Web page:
The ACLU is no fan of hate speech, of course—or of hate groups—but they’re our guardians of free speech or are supposed to be such. The perils of silence in protecting others’ free speech rights are too severe. There can be no silence when liberty needs defense. 

Disruption, violence, censorship, civil disorder  are no-nos to anyone and for all guardians of free speech.

Nor is free speech defense a strictly legal issue. Free speech is to be protected from squelching by government and especially at public colleges and universities, naturally. But, our free speech protections are broader than the California and U.S. Constitutions. Even at private colleges, there is supposed to be an ethos of academic freedom—a respect and regard for a diversity of ideas. That is the very mission and purpose of higher education. Our colleges and universities are supposed to practice what they preach and uphold a culture of tolerance for the speech we hate. 

We ought to refrain from tarring the speakers with whom we disagree as undeserving of protection on grounds that their views are “regressive,” “unpopular,” “racist,” “sexist” or plainly “offensive.” So what if it is—racist, sexist, offensive—used to be our retort: "Sticks and stones may break our bones but words will never harm us.” That is what we used to think, and say. And, "Let the idiocy be heard" was the American credo.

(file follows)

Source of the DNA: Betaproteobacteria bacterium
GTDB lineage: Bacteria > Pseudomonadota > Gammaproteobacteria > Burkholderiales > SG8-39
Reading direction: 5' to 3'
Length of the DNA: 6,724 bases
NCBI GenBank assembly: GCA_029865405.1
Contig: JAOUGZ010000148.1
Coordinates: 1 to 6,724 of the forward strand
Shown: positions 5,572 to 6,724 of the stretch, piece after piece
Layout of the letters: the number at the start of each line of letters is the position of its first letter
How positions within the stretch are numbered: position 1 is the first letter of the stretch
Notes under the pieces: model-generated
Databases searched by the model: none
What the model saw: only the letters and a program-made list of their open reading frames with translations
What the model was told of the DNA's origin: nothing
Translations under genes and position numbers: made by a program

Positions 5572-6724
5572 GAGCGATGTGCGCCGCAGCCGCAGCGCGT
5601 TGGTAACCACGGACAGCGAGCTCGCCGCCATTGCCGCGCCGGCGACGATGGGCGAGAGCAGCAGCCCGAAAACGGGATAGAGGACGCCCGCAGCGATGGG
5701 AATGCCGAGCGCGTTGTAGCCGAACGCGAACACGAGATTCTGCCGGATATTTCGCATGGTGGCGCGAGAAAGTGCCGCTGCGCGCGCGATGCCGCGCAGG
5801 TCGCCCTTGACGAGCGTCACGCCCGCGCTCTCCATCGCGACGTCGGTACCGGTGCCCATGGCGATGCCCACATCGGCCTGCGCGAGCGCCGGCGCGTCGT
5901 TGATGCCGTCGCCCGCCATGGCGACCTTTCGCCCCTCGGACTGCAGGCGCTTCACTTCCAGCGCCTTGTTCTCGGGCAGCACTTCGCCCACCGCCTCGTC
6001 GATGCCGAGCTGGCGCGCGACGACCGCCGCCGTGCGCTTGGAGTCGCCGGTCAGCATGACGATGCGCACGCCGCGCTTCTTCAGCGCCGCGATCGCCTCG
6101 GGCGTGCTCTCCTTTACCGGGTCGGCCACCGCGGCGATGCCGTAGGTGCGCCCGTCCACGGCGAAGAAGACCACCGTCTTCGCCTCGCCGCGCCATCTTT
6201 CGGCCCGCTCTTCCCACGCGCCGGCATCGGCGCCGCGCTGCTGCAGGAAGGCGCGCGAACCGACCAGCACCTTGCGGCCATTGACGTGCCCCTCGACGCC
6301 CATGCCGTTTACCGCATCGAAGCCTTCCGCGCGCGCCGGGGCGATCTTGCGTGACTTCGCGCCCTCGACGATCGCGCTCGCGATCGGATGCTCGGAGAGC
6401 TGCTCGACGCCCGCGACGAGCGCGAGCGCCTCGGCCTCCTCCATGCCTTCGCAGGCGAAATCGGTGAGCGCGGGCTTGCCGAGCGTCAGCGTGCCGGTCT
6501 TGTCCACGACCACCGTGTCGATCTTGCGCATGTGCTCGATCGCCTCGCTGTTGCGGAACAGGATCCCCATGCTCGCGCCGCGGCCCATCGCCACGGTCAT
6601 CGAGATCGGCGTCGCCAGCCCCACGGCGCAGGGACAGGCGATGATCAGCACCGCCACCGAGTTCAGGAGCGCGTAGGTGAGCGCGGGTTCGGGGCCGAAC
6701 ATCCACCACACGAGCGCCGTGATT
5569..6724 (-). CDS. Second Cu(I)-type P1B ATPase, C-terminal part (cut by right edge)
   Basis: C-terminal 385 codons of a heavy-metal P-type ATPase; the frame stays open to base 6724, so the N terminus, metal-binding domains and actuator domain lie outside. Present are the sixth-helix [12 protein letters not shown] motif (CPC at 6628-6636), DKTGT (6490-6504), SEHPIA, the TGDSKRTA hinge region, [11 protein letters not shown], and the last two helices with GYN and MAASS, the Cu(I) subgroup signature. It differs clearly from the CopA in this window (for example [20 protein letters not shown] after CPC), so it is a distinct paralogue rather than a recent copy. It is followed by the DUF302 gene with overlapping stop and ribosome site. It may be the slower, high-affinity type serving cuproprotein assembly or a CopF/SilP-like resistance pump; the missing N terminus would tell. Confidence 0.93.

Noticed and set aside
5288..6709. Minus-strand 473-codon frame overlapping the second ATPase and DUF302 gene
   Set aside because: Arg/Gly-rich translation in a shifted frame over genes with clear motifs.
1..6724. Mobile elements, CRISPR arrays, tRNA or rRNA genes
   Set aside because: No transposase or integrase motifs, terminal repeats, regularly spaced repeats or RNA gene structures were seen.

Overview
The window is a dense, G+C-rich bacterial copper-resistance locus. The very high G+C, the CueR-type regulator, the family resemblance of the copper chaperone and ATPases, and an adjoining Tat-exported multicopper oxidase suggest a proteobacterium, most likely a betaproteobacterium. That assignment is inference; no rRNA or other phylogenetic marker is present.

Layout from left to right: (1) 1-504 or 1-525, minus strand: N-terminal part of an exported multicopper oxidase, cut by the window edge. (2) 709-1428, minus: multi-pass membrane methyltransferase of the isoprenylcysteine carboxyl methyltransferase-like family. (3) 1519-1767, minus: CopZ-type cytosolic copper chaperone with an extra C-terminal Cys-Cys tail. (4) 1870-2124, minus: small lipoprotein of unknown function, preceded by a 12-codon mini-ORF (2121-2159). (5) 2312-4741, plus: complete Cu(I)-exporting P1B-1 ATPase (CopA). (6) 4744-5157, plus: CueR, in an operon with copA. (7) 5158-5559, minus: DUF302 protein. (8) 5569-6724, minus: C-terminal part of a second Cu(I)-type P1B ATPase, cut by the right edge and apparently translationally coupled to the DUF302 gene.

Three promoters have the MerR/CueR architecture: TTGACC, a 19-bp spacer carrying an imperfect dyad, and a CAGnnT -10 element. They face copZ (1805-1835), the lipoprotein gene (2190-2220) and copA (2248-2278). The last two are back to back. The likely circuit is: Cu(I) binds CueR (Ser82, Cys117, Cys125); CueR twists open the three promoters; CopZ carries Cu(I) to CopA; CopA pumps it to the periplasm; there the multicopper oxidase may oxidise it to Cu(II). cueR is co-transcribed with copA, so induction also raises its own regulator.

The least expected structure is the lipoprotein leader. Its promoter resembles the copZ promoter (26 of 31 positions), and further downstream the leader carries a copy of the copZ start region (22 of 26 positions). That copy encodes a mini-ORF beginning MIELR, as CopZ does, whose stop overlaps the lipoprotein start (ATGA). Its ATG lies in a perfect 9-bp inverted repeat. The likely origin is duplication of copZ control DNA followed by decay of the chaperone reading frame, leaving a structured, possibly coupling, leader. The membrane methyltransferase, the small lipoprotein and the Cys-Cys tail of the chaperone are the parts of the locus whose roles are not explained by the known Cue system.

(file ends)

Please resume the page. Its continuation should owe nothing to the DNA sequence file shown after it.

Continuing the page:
Those of us who think of ourselves as better informed than the errant speaker need only answer them—or ignore or simply walk away. Taking down the speaker from his pulpit—or going up to the dais and taking the platform or mic from the speaker—is undemocratic and anti-democratic; it’s plain anti-intellectual and anti-freedom. 

We need new alliances in defense of free speech. Where will they come from? Shockingly, campus officials have been quick to concede that their campus cops are outnumbered--and to show sheer panic, displaying cowardice in the face of threatened violence from protesters. In so reacting, the colleges sometimes impose extraordinary burdens on the speaker's sponsors--such as surety bonds-- curious 'guarantees" against any property damage from lawbreakers. As often, campus officials postpone or outright cancel invites to controversial figures, out of fear that violence will break out from the hecklers and noisy audience that is not only hostile but opposed to the speaker speaking. Similar hostilities have broken out on the streets and at political rallies, where demonstrators have clashed and come to fisticuffs with others on the "other side" of their entrenched point of view or of their candidate. Anyone who shows signs or wears a hat that favors or disfavors a cause is likely to be clobbered. This is decidedly unAmerican, brutish behavior.